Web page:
In Summary, gender and age plays a significant role the patients experience with respect of the physical and emotional differences between the two genders and the differences presenting among each age group. Recognizing the differences by nurses and other health care workers is vital to plan age and gender-specific plan of care.

The literature showed some variations regarding the experience differences between men and women with HF, especially in regard to the physical and emotional experiences, as well as the admission rates and length of stay. An interesting result informed that men under the age of 65 years are experiencing emotional distress represented in depressive symptoms that are most likely to be related to physical symptoms. In addition, short and long-term mortality was higher in men than women, while the risk increases with age in both genders. Despite the differences in gender and age groups, social support is considered a cornerstone in exploring the patient’s experience with HF which will be enlightened in the next section.

2.4.5 Social Life (Support)

Social support was defined as "the presence or absence of emotional support, being able to count on someone with whom to talk over problems, and as instrumental support, being able to count on someone for help with daily tasks if needed" (Moser and Worster, 2000:108). Social support is fundamental for HF patients so that they can adjust with the chronic and irreversible health condition (Britz and Dunn, 2010). Lack of social support was associated with depression and anxiety, influencing the health of HF patients (Shen et al., 2011); and greater social support is associated with less depression (Bekelman et al., 2007).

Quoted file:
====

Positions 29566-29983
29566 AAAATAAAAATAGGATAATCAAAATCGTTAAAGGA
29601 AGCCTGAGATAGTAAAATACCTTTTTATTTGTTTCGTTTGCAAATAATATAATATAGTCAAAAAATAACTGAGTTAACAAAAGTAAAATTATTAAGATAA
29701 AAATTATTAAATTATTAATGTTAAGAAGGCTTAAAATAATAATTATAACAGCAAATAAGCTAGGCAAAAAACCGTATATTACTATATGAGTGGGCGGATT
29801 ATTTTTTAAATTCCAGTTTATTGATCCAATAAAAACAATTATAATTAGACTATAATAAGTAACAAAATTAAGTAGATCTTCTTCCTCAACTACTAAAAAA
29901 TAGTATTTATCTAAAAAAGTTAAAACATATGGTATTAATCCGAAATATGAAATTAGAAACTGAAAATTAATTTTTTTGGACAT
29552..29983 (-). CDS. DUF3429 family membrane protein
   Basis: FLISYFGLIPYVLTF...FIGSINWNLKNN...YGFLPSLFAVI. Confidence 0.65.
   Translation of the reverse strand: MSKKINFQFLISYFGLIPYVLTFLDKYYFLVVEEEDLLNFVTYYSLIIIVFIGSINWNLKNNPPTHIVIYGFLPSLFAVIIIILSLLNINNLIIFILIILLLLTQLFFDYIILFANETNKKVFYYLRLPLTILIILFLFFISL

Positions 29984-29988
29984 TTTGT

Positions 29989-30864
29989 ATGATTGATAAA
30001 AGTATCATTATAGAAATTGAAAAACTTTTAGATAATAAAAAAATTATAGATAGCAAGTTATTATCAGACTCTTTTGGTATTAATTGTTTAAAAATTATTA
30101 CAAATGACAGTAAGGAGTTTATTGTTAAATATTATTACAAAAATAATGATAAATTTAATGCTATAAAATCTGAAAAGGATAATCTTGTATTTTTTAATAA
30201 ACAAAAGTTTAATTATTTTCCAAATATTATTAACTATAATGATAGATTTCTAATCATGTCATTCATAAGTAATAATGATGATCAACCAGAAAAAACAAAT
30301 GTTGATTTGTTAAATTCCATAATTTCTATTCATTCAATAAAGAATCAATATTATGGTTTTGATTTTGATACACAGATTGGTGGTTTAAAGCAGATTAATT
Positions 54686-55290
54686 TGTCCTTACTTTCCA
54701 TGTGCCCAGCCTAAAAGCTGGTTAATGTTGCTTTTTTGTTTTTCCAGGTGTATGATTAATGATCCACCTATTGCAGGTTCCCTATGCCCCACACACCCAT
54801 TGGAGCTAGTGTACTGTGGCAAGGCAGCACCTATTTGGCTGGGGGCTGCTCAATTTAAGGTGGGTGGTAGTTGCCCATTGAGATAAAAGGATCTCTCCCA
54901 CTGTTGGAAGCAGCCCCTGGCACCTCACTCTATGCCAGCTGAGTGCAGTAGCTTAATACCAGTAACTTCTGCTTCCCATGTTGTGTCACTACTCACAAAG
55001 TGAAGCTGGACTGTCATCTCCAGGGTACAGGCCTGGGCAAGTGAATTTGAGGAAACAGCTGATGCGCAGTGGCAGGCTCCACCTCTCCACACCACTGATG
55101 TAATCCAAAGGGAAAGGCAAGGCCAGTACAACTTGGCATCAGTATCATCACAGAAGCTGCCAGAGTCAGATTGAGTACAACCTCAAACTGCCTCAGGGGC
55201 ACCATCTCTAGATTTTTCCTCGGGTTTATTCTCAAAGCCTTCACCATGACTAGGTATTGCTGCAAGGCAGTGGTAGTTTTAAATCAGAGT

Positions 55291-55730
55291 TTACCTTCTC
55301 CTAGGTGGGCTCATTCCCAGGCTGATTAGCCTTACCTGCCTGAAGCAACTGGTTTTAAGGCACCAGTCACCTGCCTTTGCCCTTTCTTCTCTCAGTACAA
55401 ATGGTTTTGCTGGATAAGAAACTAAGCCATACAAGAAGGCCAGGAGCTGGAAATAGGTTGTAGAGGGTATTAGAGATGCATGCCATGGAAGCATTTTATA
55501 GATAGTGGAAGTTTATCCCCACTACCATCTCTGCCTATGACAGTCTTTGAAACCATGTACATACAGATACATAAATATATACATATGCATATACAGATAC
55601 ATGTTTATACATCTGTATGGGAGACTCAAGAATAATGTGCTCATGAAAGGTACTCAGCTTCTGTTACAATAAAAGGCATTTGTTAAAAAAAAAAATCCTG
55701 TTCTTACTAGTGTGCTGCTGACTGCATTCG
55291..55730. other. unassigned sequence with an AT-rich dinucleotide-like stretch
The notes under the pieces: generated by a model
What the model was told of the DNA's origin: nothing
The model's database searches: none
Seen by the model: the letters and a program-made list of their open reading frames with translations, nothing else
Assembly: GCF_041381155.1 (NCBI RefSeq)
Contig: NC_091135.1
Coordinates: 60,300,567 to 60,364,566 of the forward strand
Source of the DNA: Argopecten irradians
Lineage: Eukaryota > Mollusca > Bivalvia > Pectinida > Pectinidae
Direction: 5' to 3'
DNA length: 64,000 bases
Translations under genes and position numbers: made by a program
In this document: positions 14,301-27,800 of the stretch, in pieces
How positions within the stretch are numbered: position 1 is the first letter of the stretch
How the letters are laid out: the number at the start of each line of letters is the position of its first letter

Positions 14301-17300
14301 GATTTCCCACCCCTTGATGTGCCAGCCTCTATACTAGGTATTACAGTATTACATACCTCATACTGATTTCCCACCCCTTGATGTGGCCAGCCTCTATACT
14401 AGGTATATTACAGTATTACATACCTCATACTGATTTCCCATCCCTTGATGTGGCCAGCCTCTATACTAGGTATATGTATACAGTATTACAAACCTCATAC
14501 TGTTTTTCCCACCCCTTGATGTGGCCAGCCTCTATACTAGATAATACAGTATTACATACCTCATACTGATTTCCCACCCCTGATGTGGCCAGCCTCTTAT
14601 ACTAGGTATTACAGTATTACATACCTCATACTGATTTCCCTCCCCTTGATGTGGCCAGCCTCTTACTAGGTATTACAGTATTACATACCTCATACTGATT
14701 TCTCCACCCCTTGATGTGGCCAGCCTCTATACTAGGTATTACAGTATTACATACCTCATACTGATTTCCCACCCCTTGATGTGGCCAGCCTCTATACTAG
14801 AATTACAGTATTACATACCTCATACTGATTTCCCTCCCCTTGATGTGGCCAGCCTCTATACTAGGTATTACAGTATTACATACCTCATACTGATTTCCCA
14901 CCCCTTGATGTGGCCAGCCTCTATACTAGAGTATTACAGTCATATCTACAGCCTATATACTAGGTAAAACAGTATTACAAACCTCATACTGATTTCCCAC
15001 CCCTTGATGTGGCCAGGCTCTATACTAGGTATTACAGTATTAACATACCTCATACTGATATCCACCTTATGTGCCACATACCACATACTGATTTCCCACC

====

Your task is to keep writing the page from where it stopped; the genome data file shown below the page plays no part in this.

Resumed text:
Sayers et al. (2008) investigated the outcome of social support and self-care including medications and dietary adherence, as well as monitoring HF symptoms. 74 HF patients were recruited from cardiology clinics. Results confirmed that married patients showed an increase in self-care levels in the presence of a close partner (e.g. reminding of medications). Controversy, the research also showed that support from significant others led to lower self-care confidence.

In a literature review by Luttik et al. (2005), the importance of social support and its impact on the outcomes on HF patients was discussed. It was concluded that lack of social support was considered a significant predictor of readmission and mortality among HF patients. Moreover, good social support, particularly from spouse or partner, plays a huge effect on decreasing depressive symptoms. However, it seemed that there was no association between social support and quality of life .